Also emphatically through to Brazil are Ghana. The manner of their destruction of Egypt - a powerhouse of African football traditionally of course - suggests they could be the main contenders from the continent. This may be so, but you have to worry for them. To be that close, agonisingly close to the semi-finals, and to be robbed like that, by the hand of Suarez.

Can they really repeat such a surge outside of Africa? It will be intriguing to see.

Cameroon, who ousted Tunisia to qualify from the play-offs, are another nation whose best chance of reaching the last four, or even winning the thing, may have gone.

Eto'o on show

I still think back to 1990 when they could, maybe should have beaten England in the quarter-finals. It would be helpful if Samuel Eto'o could find harmony in his international boots and peak in Brazil but would you bet on them to beat Uruguay or Argentina in a knockout match, or Germany?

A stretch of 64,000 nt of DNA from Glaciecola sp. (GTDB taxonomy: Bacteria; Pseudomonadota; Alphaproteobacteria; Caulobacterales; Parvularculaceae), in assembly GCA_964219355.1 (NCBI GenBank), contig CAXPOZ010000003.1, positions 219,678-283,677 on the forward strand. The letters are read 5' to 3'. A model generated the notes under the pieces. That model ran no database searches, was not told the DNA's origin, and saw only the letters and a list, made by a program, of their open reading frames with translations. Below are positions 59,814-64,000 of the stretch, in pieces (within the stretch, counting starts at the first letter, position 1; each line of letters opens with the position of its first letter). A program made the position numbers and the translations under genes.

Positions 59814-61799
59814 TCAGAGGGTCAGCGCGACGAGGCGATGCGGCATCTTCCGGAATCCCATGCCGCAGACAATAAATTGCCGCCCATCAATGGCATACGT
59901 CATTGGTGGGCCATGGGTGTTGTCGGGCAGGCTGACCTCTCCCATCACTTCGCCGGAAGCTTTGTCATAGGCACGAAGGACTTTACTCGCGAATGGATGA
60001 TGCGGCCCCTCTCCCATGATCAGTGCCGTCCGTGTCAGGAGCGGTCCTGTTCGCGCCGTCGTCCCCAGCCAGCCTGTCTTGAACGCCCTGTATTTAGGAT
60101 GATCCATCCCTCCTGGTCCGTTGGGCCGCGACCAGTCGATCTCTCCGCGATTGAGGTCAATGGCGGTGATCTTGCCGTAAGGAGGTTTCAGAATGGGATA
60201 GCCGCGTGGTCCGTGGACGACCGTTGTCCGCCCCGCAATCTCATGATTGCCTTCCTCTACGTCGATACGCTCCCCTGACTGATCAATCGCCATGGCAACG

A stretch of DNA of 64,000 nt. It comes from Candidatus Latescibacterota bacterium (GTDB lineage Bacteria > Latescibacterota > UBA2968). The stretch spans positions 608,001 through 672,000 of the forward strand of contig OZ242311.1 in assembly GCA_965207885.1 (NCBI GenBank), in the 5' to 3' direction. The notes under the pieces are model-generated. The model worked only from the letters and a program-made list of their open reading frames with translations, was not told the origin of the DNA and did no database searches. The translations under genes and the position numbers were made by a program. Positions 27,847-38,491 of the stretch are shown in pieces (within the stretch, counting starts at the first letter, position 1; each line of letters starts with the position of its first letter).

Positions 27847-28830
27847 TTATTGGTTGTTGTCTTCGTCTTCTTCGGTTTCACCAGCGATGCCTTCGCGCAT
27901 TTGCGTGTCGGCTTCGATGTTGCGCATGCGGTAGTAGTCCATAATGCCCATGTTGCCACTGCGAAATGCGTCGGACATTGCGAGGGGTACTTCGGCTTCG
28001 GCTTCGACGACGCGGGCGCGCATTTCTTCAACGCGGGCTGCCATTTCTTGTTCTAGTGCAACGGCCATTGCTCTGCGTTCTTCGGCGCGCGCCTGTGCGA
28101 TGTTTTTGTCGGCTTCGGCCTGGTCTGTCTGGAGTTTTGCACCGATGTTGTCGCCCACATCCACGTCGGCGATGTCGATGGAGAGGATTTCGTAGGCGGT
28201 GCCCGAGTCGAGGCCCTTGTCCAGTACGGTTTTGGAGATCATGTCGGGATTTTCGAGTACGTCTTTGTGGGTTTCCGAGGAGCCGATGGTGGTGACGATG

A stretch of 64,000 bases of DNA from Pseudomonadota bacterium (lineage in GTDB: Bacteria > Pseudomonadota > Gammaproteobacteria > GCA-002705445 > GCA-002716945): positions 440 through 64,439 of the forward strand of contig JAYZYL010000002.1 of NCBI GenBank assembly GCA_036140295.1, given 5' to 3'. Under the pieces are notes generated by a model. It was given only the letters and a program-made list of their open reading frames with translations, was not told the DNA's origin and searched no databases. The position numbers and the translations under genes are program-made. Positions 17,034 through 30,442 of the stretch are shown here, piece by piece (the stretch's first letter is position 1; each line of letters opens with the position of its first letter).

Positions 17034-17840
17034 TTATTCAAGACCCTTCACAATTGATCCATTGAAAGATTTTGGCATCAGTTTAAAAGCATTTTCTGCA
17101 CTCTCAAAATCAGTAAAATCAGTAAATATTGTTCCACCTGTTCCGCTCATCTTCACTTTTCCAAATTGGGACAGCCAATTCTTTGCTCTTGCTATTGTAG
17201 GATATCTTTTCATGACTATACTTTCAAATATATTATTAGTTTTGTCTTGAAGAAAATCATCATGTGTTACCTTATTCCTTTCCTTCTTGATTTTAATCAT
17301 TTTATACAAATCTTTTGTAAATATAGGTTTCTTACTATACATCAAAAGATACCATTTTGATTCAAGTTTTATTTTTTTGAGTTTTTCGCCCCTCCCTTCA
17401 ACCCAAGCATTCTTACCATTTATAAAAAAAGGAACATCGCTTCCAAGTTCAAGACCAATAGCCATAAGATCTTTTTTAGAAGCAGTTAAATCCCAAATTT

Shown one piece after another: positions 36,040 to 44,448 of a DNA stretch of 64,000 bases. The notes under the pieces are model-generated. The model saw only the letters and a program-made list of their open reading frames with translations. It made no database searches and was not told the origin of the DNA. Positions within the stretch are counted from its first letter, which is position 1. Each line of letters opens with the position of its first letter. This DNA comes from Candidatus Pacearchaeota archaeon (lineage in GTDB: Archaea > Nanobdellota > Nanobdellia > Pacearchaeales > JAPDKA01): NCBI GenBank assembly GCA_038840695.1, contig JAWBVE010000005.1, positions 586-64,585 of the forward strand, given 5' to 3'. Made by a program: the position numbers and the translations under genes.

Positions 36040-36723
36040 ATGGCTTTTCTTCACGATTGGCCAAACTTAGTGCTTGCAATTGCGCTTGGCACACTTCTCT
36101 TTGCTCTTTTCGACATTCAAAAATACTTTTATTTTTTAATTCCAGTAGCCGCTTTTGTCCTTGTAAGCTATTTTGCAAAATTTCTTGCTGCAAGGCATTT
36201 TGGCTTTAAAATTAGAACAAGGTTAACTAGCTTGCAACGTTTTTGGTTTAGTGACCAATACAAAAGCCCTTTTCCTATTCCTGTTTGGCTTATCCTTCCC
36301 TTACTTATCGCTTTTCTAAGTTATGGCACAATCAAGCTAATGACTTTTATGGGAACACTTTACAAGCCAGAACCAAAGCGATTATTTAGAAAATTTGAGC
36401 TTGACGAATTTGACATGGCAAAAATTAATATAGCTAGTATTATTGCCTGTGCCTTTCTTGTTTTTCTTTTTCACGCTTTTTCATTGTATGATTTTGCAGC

The Ivory Coast are the true wildcard, worth considering as the team that could make the semi-finals if everything comes together.

No-one could doubt the talent is there. There aren't many better players in the Premier League than Yaya Toure, and formerly Didier Drogba. But they have looked dangerous and vibrant going into international tournaments in the last decade and haven't yet delivered. And are they really as good now as they were when Drogba was at his peak?

Senegal could easily have knocked them out in a match that actually disappointed in quality. The defending will simply have to be better at the World Cup.

Finally Algeria. They are difficult to beat, and finding a way past Burkina Faso under huge pressure was quite an achievement. What is their ambition though - are they really able to make a big mark? Do what I'll never forget them doing in 1982 with that win against West Germany. 'Madjer, Belloumi...how about that!' I remember so vividly watching them shock the world with that victory 30 years ago, then they were robbed of the chance to go further by collusion between west Germany and Austria.